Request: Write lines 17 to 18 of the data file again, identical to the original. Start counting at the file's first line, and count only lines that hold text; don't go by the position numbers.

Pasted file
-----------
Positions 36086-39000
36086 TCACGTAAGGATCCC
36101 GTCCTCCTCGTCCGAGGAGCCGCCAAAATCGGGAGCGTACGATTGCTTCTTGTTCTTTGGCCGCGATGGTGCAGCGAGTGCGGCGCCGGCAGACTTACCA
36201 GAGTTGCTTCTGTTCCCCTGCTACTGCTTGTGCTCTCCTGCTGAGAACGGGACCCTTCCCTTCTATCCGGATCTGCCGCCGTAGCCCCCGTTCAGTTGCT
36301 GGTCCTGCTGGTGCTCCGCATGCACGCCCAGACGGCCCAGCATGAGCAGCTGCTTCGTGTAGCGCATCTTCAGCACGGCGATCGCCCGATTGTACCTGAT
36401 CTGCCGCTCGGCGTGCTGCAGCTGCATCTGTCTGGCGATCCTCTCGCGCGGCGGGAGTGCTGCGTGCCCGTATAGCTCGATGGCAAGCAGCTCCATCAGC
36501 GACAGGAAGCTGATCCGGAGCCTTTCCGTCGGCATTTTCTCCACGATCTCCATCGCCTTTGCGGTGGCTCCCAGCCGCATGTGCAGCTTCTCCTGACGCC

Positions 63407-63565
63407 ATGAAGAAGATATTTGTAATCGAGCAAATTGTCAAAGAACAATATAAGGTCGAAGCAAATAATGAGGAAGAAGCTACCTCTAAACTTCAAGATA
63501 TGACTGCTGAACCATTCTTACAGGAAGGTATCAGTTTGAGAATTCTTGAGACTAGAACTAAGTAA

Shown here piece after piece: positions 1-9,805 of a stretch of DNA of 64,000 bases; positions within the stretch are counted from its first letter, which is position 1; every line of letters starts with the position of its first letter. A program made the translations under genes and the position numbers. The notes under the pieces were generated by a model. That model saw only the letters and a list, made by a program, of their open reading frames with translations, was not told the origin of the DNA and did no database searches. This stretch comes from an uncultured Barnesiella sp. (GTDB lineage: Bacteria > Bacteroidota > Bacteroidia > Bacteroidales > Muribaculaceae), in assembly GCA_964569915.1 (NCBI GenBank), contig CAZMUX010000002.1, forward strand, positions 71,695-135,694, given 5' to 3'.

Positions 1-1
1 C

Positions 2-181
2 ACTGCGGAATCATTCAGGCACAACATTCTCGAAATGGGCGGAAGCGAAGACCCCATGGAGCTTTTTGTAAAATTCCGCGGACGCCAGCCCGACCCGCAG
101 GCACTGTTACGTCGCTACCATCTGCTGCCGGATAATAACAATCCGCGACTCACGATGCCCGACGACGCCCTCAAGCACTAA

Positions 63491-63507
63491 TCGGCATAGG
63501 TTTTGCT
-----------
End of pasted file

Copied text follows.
Positions 63491-63507
63491 TCGGCATAGG